Yo-Yo Ma Explains Globe-Spanning Bach Project & Creating 'Citizen Musicians'

Yo-Yo Ma
Judith Jockel/laif/Redux

Yo-Yo Ma

On Sept. 2, cellist Yo-Yo Ma played all six of Bach’s cello suites at the Nikolaikirche in Leipzig, Germany. It wasn't out of the ordinary for the world’s most famous classical musician, who was playing at the church where the composer premiered many of his works. But the setting had a deeper meaning: In 1989, it’s where peaceful rebellions against communist rule -- which led to the fall of the Berlin Wall -- began.

“This is the very [place] where these [political] changes happen,” says Ma, 62, over the phone from Leipzig. Today, he notes, Syrian refugees are coming to the city and facing demonstrations of a different sort -- from right-wing nationalists. “It’s the right moment to explore the idea of home. What is home? It’s where you go to be sustained in difficult times. For me, Bach is home.”

Over the next two years, Ma will visit 36 sites worldwide as part of his Bach Project, playing the cello suites in places like the Nikolaikirche -- settings with sociopolitical meaning. It coincides with the recent release of his third and final recording of the suites, Six Evolutions. “We live in more and more of a fractured society,” the 18-time Grammy winner says. “As a cellist, I was thinking, ‘What can I do to help?’ I’ve been toying with the idea of ‘citizen musicians’ for a while.”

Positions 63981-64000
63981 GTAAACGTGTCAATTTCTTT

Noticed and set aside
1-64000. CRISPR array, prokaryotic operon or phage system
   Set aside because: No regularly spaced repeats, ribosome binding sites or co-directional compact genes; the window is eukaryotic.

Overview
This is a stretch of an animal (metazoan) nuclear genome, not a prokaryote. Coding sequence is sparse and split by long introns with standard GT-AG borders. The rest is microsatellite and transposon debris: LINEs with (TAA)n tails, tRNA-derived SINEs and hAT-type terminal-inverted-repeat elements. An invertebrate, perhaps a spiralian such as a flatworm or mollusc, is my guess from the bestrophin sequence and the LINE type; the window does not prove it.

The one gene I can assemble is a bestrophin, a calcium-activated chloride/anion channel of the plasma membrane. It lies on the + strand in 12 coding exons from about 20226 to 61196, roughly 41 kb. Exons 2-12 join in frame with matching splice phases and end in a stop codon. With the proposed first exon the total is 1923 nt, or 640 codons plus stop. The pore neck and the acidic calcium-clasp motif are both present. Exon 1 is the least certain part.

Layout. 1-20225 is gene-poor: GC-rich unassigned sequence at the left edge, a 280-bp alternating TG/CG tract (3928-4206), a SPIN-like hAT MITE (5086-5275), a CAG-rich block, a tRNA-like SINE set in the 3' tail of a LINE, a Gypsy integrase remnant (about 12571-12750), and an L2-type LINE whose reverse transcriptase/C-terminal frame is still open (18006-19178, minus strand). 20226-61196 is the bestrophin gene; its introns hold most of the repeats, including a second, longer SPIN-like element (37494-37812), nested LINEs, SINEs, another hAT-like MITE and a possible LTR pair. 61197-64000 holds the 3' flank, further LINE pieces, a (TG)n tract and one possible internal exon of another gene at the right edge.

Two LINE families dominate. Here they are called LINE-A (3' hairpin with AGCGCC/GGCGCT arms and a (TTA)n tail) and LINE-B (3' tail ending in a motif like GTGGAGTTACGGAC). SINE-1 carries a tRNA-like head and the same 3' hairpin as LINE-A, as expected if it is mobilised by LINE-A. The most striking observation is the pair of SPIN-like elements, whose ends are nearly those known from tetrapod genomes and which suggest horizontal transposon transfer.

To Ma, that meant finding ways to perform and enact positive change on a local level. He realized that concerts were one of the best ways to convene diverse groups of people and embarked upon a project that would pair his performances with “culture in action” events directly tied to the nearby regions. So far, that has meant engaging with the Mexican-American community around Denver after playing Red Rocks in August and meeting community organizers spurring industrial revitalization outside Cleveland.

“One of the things culture does best is to make the ‘other’ into ‘us,’” he says. He’ll test that idea on six continents, minus the obvious Antarctica. “That would be the one I’m missing out on,” he says. “Unless there’s a particular request from the penguin population.”

A version of this article originally appeared in the Sept. 15 issue of Billboard.